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Location: Auckland, New Zealand

Friday, October 27, 2006

Maori Party looks to tighten policy process

It's party conference season again, with Labour gathering this weekend in Rotorua and the Maori Party holding its annual conference in Christchurch.

Co-leader Tariana Turia says the Maori Party is not expecting a big turnout in Otautahi, but after holding five bi-monthly hui in the North Island, it was time to support the Te Tai Tonga electorate.

Mrs Turia says the conference will tackle organisational and fundraising issues, as well as criticism that it makes too much policy on the hoof.

“For instance on smoking, where Hone (Harawira) had made an announcement that we were going to put in place legislation to get smoking out of Aotearoa. You can’t go out and make a public statement and not realise that is going to be taken as the policy of your party,” Turia said.

Tariana Turia says historian Rawiri Taonui, and former Alliance MP Willie Jackson, have been asked to critique to the party's performance during its first year in Parliament.


The head of the Drug Foundation says the way to tackle New Zealand's drug and alcohol problems is at the community level.

Ross Bell says this week's hui at Orakei Marae of CAYAD, or Community Action on Youth Alcohol and Drugs, highlighted the range of initiatives being tried around the country.

Mr Bell says of particular interest was the development of models to combat problems in the Maori community.

“If Maori kids are caught with drugs and alcohol in school, do we kick them out or do we actually put some support around them. And what would that support look like, is it going to be a Pakeha model or is it going to be a Maori model. The broader drug and alcohol sector where I am from are asking these questions,” Bell said.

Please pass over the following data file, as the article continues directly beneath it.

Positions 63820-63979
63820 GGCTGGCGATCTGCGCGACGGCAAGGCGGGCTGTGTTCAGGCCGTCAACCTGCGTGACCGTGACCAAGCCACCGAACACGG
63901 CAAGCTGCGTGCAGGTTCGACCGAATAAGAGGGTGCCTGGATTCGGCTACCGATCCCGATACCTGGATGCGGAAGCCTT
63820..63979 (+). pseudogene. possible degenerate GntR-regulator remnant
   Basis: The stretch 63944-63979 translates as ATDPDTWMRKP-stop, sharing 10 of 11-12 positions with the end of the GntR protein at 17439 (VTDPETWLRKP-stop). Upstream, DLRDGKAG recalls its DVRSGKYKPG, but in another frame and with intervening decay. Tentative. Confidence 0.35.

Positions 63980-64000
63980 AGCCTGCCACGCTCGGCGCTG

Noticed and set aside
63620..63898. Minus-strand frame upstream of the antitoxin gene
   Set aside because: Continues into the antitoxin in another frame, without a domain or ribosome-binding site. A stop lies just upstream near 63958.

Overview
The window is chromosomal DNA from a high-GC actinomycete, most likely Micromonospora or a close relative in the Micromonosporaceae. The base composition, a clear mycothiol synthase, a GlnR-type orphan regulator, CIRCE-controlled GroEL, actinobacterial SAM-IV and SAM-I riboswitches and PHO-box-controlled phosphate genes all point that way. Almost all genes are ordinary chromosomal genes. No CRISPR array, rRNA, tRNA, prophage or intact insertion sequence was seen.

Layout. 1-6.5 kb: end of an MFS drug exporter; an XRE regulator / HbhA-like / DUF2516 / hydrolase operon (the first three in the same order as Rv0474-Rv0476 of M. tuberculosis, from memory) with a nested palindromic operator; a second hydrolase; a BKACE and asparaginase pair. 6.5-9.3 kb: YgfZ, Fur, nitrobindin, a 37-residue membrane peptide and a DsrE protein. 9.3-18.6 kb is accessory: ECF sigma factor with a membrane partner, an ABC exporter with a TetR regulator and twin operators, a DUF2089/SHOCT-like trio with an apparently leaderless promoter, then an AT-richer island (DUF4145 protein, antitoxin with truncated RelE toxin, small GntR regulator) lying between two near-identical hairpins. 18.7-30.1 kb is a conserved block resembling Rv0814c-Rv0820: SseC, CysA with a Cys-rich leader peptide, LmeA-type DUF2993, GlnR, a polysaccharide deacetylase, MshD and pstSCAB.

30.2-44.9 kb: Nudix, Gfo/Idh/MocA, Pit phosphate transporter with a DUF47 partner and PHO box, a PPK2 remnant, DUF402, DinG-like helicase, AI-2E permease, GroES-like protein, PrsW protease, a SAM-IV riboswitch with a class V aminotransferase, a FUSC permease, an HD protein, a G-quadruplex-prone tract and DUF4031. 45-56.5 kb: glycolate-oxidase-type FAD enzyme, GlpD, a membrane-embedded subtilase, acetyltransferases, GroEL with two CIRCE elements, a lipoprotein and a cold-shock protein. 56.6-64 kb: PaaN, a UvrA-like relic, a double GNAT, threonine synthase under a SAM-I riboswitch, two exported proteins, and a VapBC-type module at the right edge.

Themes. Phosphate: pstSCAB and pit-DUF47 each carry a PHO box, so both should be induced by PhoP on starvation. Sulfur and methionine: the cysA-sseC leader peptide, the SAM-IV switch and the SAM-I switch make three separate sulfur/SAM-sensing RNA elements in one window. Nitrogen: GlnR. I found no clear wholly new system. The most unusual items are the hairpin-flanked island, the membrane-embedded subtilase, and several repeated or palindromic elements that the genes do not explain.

Ross Bell says there are now more than 40 CAYAD branches, many of them involving Maori service providers.


There is a rare opportunity tonight to see one of the most significant events in modern Maori history on the big screen.

The New Zealand Film Archive in Wellington is showing Te Matakite o Aotearoa, a film of the 1975 Maori Land March.

Himiona Grace, the archive's kaitiaki taonga whitiahua, says director Geoff Steven and cameraman Leon Narby took a fly on the wall approach.

“The cameraman and the director were just in there with the people, walking along the side of the road. They also got them at various marae as they stopped for each night. He caught a lot of the talk that was just casual, funny, and also quite political, so he managed to capture a lot of korero that people wouldn’t know existed. Most people back in those days did not understand what the land march was about,” Grace said.


The man who penned one of the most popular songs on iwi radio will be laid to rest in his home town today.

Richard Rua Mason, from Pio Pio in the King Country, wrote Sweet Music in Te Hapua in 1985 for his band Electric Puha, and released it on cassette.

Sweet Music in Te Hapua has become something of an anthem in Maori communities. It makes reference to a number of places in the King Country and the Far North, where band members came from, and celebrates the simplicity of life by the sea.

Fellow musician Hayward Norman says Mason was still performing, and had been back in the studio shortly before he died.

Mr Norman said Mason’s music had cross cultural appeal and inspired many Maori songwriters who have gone on to write about the simpler things in life.

He says Richard Mason left a legacy to be enjoyed by future generations of Mori music lovers.


A concert in Gisborne tomorrow night will mix music with an anti-drink driving message.

It's the third Survivor Idol show run by Turanga Health's Turanganui a Kiwa Injury Prevention project.

Performers have to compose songs with a road safety theme.

Organiser Molly Pardoe says it has proved a huge draw.

“We had the first year, and we had to close the doors in 20 minutes, it was a sell out. It was just fabulous. These young people, doing hip hop, kappa haka, rap, it was amazing what they were producing. So this is our third year,” Pardoe said.

Molly Pardoe says Survivor Idol entrants will be judged by last year's New Zealand Idol winner, Rosita Vai.


A big screen showing of the 1975 land march documentary Te Matekite o Aotearoa is stirring up memories.

Director Geoff Stevens and cameraman Leon Narby tracked the march from the Far North to Parliament steps, and their film gets a rare screening at the Film Archive Theatre in Wellington tonight.

Archive kaitiaki taonga Himiona Grace, who grew up in Plimmerton, can a still remember going on the march.

“We walked from Takapuwahia in Porirua to Wellington and I was only about 10, and I thought it was awesome, it was so awesome to be part of. Of course I didn’t understand the politics then. We weren’t allowed days off school back then, we had to be dead to get a day off school, and my parents told us we were going to have a day off school and march with the marchers from our cousins’ marae our in Porirua into Parliament, so it was awesome,” Grace said.


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